We hope those who are working in the field find this of some value. It was drafted with two principal aims. The first was to engage deeply with specific drafting and interpretive issues of the Draft Treaty text. The second and broader objective was to raise issues that touch on the larger project of framing an effective regulatory environment for the management of the harm that may arise in connection with economic activity that touches on human rights, environmental damage and sustainability issues, including climate change.
This from our summary:
The Coalition for Peace and Ethics Treaty Project Working Group holds the efforts of the Open Ended Inter-Governmental Working Group in great esteem. It admires the work and skill required to bring this treaty project forward to the place where one finds it today. The CPE-Treaty Project Working Group that the surest sign of respect for projects of this kind is to take them seriously. That requires something more than brief eclogues indicating support or opposition to its terms. We believe the Treaty project is a serious endeavor and deserves serious, and honest, engagement. We leave the politics of drafting and enactment to others. Our role is to take the Treaty as given—as a complex set of mandatory commands directed to states to make substantial alternations to their legal and constitutional orders in the face of what is perceived to be an important objective of legislation across national territories—the coherent regulation of economic activity with human rights effects. This the Treaty drafters have endeavored to do.
Our greatest regret has been that, given a mandate that is in its own way now largely out of date, neither the Treaty nor its drafters sought to more robustly interlink human rights and sustainability issues. We have come a long way from the time when human rights and environmental issues were considered separate fields, relatively unrelated. We have come even farther form the time that one could imagine human rights uncoupled in the most fundamental way from both bio-diversity and climate change. Indeed, traditional environmental concerns are difficult to separate from the larger context in which they now operate—sustainability. Bio-diversity, climate change, and all in a feedback loop affected and being affected by human activities. It is our hope that the next draft of the Treaty will contain SUBSTANTIAL revisions to move toward a more integrated approach that reflect these connections.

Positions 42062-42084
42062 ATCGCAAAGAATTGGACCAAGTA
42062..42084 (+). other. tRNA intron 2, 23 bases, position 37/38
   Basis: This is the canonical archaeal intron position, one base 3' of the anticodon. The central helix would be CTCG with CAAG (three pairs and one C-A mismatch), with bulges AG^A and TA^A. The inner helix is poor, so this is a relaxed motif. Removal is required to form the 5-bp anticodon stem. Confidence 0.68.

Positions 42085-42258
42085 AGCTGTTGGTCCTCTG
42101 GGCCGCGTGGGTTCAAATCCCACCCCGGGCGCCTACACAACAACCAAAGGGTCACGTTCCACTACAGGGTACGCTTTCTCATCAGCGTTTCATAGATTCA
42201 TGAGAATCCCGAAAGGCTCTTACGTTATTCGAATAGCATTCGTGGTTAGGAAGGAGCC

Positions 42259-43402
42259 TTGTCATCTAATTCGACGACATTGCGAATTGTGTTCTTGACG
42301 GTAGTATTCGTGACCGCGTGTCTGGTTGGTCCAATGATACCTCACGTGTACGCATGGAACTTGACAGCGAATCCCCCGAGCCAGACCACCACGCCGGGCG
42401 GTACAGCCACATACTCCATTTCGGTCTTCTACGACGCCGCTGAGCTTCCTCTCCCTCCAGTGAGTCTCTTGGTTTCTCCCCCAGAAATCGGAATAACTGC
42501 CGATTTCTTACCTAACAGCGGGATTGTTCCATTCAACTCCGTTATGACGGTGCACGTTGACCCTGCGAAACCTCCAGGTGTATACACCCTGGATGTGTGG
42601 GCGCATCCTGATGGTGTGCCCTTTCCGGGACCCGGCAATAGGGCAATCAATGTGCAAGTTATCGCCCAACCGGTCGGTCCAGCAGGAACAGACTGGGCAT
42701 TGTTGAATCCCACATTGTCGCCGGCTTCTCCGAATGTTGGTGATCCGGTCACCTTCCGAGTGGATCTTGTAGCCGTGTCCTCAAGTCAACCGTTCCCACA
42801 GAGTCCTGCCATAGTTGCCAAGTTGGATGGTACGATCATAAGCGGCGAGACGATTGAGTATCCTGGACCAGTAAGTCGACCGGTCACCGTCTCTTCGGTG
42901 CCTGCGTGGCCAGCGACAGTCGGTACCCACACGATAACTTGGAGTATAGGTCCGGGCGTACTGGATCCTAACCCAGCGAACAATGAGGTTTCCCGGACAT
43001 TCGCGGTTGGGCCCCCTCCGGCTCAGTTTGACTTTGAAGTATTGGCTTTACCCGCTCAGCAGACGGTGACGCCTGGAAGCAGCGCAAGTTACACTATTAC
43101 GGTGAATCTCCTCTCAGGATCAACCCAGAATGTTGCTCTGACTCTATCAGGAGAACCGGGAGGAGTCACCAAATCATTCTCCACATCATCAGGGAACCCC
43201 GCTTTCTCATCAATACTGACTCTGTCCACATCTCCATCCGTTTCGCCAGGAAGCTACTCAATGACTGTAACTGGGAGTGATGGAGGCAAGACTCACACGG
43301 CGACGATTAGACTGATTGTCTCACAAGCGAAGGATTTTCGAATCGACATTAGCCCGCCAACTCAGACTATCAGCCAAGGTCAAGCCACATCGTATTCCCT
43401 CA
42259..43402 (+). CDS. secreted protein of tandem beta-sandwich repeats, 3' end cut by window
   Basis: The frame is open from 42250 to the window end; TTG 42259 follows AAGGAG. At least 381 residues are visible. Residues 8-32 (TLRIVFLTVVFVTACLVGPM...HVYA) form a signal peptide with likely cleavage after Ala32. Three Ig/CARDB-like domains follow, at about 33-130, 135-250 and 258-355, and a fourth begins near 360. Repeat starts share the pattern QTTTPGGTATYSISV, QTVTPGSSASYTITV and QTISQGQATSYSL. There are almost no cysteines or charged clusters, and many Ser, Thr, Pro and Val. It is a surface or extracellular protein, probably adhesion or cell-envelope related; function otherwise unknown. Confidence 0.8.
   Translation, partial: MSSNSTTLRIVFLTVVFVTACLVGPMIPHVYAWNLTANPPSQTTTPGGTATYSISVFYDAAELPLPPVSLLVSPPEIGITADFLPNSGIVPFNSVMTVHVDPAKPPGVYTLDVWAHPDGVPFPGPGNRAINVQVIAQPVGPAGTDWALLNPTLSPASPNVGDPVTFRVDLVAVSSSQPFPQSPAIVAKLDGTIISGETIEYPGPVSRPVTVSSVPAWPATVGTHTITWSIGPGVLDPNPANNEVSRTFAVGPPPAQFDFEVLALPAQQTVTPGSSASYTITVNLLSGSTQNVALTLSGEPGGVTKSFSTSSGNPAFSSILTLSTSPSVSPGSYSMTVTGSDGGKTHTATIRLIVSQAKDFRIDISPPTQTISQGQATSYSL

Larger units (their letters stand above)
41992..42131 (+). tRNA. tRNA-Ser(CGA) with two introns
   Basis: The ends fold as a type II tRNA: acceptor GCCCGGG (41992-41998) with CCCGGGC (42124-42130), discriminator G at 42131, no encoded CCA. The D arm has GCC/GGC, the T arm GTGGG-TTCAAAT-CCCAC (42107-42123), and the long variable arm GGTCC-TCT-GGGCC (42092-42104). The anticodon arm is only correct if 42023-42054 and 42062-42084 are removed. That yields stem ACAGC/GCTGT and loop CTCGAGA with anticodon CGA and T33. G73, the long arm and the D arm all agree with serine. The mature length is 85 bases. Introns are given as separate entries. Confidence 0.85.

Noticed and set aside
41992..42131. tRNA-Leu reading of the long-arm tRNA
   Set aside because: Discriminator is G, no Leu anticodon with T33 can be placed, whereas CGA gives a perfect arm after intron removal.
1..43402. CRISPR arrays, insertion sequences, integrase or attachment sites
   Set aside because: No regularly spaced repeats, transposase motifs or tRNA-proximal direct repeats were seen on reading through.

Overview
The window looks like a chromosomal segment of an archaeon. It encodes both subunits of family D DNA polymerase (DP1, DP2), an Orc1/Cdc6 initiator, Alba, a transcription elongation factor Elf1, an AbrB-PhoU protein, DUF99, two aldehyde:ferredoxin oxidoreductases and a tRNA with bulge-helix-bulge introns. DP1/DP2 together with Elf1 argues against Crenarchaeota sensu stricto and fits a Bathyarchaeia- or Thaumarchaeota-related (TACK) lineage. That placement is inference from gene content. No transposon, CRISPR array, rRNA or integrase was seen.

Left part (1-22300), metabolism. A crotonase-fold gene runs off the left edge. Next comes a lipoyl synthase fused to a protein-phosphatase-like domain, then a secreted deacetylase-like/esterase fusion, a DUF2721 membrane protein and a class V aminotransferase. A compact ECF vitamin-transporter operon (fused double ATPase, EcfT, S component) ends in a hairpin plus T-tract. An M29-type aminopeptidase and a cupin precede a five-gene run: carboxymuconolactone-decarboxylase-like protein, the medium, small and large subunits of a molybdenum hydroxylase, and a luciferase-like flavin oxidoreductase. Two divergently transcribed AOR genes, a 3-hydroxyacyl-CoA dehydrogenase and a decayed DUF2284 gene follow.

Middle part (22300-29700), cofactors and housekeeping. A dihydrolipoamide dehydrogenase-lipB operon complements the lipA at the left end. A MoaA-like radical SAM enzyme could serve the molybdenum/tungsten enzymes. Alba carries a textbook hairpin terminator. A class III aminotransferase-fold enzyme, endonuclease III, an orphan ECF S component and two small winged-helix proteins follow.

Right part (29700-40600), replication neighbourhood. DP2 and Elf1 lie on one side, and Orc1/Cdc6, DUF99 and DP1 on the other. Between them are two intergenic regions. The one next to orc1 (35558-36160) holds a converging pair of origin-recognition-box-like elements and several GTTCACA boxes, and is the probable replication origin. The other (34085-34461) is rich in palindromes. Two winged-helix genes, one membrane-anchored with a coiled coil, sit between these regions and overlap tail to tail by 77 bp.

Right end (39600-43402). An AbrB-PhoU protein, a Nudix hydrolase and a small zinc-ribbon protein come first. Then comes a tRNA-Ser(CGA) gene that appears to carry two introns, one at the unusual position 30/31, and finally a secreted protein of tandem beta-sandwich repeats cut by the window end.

The Table of Content (with links follows). Volume 14 is available online (ISSN 2689-0291) and in print format for download (ISSN 2689-0283 (print)). Either may be accessed by clicking THIS LINK HERE.
The Coalition for Peace & Ethics Treaty Project Working Group is pleased to present its Commentary on the U.N. Inter-Governmental Working Group (Geneva) 2019 Draft “Legally Binding Instrument to Regulate, in International Human Rights Law, The Activities of Corporations and Other Business Enterprises” (Textual and Conceptual Analysis).
Full Print Version HERE: 14-2_Treaty_Special_Issue_2019
Return to Emancipating the Mind Issues Page HERE.
Contents Vol. 14(2; Special Issue): Commentary on the U.N. Inter-Governmental Working Group (Geneva) 2019 Draft “Legally Binding Instrument to Regulate, in International Human Rights Law, The Activities of Corporations and Other Business Enterprises” (Textual and Conceptual Analysis)
Front Matter: V14Issue2_FINAL_Front Matter
A. CPE-Treaty Project Working Group; Larry Catá Backer and Flora Sapio; Foreword: The 2019 Draft of the “Legally Binding Instrument to Regulate, in International Human Rights Law, The Activities of Corporations and Other Business Enterprises”; A Call to Submit Comments. Pages 149-15 14-2_Pt_A_Foreword_FINAL
B. Introduction: CPE-Treaty Project Working Group; Framing An Analysis of the 2019 Draft Legally Binding Instrument. Page 153 14-2_Pt_B_Introduction_FINAL_Sapio_Backer
C. The Preamble
D. Section 1 of the Draft Legally Binding Instrument (Definitions; Statement of Purpose; and Scope)
Article 1 (Definitions)
E. Section 2 of the Draft Legally Binding Instrument (Victims; Prevention; Legal Liability; Jurisdiction; Statute of Limitations; Choice of Law; Mutual Legal Assistance)
Article 4 (Rights of Victims)
F. From Section 2 to Section 3 of the Draft Legally Binding Instrument (International Cooperation; Mutual Legal Assistance; Dispute Settlement; Implementation)
Flora Sapio, The Genesis of Articles 6 – 12. Pages 293-298 14-2_Pt_F_1_Article6-12_Genesis_FINAL_Sapio
Larry Catá Backer, Articles 11 (International Cooperation) and 12 (Consistency with International Law) With a Nod to Article 16 (Dispute Resolution): Technical Provisions With Normative Punch. Pages 299-304 14-2_Pt_F_2_Cooperation_etc_FINAL_Backer
Larry Catá Backer, The Devil is in the Implementation: Article 14 as a Mirror Reflecting the Strength of Vision and Challenges of Realization of the Draft LBI. Pages 305-310 14-2_Pt_F_3_Imlementation__Mirror_Backer
G. From Commentary to Redrafting; Implications and Insights
CPE-Treaty Project Working Group (Larry Catá Backer and Flora Sapio), Going Forward and Looking Back; On the Focus and Utility of this Commentary. Pages 313-316 14-2_Pt_G_1_Executive-summary_FINAL
Flora Sapio, What Changed from the Zero Draft–A Side by Side Comparison. Pages 317-351 14-2_Pt_G_2_Appendix_Comparison_FINAL_Sapio